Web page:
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Damage to transparent materials from intense light pulses usually begins at the exit surface. This is usually explained by “constructive” interference between incident and reflected waves: The total electric field may exceed the threshold for damage only upon reflection from the exit surface. However, in case of a surface coated with a thin film, interference may either increase or decrease the total electric field. Details depend on the optical constants, thickness, and wavelengths. A film designed to provide protection against excessive electric fields at one wavelength may not do so at other wavelengths. Also, attempts to minimize the field in the material proper may entail novel problems in the film, in which the damage mechanism may be an absorptive one.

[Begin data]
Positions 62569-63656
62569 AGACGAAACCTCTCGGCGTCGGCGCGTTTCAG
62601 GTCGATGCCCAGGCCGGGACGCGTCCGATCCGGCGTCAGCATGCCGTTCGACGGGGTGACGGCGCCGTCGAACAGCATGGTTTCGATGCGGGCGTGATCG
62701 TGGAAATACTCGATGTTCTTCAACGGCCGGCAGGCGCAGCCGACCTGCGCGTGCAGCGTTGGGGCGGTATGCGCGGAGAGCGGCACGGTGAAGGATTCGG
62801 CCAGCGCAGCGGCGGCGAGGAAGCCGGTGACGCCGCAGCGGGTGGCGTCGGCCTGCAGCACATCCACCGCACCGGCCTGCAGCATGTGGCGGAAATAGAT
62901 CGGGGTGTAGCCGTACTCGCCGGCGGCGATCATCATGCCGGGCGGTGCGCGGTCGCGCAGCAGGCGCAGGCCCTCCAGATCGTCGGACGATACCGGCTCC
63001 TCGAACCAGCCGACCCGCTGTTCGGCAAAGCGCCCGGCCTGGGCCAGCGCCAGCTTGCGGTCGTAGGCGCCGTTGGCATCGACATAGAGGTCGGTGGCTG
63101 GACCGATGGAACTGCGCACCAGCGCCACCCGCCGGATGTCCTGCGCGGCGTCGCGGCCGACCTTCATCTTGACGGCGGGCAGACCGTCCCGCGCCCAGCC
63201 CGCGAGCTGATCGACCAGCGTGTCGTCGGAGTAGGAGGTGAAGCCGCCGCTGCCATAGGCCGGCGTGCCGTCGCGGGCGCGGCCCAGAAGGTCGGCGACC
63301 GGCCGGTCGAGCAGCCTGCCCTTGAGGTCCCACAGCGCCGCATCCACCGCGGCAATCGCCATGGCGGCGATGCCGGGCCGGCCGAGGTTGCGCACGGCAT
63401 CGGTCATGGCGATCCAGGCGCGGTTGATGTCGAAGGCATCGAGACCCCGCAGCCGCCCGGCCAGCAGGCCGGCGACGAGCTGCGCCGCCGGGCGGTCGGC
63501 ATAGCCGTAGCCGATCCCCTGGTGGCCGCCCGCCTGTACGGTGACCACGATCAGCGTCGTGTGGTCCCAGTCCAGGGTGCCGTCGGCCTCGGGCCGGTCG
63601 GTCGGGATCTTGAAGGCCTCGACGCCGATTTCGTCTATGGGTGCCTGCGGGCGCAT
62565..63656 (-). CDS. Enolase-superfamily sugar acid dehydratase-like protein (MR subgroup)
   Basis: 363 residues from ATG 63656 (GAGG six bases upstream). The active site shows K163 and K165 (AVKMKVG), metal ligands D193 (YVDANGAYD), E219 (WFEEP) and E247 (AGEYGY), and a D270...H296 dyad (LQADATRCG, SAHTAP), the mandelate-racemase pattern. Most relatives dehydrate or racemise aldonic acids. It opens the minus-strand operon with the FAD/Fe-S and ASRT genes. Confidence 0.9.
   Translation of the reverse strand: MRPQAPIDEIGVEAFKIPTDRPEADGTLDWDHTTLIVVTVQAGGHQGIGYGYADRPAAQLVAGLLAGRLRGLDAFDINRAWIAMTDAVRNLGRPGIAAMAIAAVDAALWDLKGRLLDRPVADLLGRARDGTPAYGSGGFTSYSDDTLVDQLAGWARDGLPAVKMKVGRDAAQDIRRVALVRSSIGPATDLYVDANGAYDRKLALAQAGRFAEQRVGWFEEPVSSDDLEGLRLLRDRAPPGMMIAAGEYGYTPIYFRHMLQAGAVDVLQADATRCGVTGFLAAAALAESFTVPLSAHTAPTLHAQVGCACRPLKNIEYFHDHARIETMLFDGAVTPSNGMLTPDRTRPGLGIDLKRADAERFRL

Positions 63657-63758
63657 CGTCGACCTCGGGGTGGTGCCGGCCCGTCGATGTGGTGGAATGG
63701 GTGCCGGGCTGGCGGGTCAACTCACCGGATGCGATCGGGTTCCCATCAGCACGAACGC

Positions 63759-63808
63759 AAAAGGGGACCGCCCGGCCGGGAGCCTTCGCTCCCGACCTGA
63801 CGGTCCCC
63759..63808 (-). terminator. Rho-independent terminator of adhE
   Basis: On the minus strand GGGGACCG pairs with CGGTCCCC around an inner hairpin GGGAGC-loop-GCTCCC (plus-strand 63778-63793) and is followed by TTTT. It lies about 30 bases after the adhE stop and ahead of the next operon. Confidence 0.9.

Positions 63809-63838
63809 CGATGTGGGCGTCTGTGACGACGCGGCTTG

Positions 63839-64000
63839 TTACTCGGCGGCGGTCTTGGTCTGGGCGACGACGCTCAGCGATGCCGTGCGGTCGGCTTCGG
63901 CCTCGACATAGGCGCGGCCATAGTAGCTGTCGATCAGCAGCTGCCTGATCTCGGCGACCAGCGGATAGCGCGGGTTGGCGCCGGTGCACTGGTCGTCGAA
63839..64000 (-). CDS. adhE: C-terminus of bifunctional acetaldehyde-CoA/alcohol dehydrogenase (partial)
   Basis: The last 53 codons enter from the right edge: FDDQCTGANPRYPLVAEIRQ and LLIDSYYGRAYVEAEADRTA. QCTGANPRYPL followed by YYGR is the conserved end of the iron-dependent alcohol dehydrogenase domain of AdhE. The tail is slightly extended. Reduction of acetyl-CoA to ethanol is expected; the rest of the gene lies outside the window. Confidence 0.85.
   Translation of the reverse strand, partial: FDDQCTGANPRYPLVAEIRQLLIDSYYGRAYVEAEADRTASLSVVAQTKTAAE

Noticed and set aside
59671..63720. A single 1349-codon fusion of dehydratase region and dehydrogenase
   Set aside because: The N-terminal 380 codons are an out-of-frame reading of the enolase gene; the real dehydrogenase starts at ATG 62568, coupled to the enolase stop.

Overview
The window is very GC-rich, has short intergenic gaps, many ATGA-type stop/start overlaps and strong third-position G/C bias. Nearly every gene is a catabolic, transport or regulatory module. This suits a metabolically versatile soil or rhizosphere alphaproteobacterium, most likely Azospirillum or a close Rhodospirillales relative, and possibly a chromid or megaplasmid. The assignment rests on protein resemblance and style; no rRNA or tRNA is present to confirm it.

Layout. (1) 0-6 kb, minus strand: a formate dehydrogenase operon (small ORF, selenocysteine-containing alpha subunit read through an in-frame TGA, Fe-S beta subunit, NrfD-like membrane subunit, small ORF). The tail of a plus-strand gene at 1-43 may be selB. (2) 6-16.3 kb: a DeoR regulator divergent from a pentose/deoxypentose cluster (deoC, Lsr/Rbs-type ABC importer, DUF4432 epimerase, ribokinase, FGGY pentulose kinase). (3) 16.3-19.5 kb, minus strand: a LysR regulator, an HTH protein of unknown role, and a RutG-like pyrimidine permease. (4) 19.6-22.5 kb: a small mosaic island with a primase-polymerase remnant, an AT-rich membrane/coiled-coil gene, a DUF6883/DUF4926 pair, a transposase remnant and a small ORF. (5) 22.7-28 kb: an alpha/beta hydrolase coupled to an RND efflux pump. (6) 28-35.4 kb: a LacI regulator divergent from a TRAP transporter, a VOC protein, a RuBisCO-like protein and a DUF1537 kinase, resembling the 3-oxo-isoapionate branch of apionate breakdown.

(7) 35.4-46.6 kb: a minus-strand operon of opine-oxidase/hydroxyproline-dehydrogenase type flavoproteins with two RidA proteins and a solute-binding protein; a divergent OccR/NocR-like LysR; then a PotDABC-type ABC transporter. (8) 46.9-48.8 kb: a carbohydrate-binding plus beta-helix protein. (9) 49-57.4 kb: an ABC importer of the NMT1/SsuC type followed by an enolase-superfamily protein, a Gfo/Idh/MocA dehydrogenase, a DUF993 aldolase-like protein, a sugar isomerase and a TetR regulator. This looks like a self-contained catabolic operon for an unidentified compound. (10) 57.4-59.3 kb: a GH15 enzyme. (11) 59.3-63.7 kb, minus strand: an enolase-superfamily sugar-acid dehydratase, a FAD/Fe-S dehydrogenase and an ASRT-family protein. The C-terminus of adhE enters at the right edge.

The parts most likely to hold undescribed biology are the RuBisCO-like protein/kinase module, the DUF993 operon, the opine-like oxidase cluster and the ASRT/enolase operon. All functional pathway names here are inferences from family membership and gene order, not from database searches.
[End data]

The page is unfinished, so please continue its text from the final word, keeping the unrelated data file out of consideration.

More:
Damage threshold, Electric fields, Internal reflection, Protective coatings
U. S. Naval Research Laboratory, Washington, D. C.